So we ran into this painting of Jesus which apart from scaring us a bit, raises what I think a few questions worthwhile considering.
To the Orthodox the painting would obviously not qualify as an icon. But precisely why not? As one commenter aptly wrote, "'Decorative Jesus' can look like anything you want; it's only when you have to kiss an image that it gets personal." Very well. So it is suggested we look to Tradition to guide us, just as in theology, toward that which is believed to be true, right and faithful. (as an aside, would it not be harder to judge an image (icon) to be orthodox than it would doctrine?). Another commenter mentioned (I am paraphrasing) that individual opinion thus doesn't play a role in the church, that the church is a collective of sorts. Is that an accurate way to describe the issue? Do our opinions not count? Are our persons absorbed into a collective?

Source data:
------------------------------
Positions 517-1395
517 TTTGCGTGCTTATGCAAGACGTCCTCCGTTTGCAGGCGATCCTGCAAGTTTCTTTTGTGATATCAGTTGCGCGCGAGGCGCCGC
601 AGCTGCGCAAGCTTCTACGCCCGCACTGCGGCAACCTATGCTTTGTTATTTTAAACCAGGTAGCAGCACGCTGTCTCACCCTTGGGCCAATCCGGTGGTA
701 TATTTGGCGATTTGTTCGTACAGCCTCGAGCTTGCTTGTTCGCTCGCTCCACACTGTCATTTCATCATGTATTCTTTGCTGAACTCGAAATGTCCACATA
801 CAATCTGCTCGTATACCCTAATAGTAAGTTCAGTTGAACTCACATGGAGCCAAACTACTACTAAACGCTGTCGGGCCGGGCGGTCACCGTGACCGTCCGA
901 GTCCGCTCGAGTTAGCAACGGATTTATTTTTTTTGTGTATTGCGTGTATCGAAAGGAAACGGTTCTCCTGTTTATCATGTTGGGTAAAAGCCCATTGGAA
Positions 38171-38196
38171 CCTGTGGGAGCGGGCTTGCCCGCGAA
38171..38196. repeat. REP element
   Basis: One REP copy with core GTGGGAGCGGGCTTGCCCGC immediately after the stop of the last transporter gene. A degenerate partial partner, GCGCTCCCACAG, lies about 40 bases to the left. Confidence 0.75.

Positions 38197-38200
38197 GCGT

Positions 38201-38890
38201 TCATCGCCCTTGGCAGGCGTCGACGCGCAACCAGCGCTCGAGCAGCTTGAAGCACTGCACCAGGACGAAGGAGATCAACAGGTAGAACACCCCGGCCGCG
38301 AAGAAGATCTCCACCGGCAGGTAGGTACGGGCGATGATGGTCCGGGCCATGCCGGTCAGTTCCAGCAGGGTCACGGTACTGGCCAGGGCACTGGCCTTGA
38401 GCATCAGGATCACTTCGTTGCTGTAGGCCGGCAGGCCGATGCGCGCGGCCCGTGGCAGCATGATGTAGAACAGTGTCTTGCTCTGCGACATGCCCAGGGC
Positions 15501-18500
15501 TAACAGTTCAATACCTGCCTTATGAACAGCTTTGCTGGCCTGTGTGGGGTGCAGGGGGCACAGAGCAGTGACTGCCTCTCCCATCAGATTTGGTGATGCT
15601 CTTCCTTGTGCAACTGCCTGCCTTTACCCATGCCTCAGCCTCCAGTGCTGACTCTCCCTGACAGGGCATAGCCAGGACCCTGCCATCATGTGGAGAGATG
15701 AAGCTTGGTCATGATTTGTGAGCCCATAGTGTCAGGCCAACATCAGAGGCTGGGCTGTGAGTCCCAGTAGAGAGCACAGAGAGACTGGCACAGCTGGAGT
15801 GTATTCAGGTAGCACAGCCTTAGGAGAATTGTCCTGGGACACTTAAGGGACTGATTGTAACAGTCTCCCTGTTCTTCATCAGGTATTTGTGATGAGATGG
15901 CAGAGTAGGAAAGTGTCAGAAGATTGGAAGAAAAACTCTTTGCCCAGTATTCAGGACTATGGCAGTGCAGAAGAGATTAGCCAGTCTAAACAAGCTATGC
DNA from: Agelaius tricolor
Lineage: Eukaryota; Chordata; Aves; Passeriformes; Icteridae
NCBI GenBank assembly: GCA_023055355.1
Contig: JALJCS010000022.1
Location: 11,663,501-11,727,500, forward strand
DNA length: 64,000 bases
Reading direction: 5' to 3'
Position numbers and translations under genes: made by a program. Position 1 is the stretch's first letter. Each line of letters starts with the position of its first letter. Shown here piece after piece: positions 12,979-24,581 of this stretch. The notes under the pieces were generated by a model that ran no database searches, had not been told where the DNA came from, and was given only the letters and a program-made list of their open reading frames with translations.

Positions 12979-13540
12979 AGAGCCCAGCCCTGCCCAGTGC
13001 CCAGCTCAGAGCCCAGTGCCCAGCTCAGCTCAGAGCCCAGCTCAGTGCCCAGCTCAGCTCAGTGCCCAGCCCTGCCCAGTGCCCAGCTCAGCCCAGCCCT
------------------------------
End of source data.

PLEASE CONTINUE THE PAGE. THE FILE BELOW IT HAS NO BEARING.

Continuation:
Icons and in particular icons of Christ are not new to controversy. What is it that an Icon of Christ depicts - does it depict Christ 's humanity, or Christ's divinity? We can't describe His divinity (which by definition is uncontainable and indescribable), nor His humanity apart from His divinity - the two natures are inseparable, Christian theology is quite clear about that. Also, why is it that the Orthodox church decided that as far as depicting Christ, symbolism (such as a lamb) is not acceptable? Whatever the answers, one thing is clear, the meaning and justification for icons is closely related to theology.
So, back to the present painting purporting to depict Christ. Besides not being to our particular taste, what's wrong with it?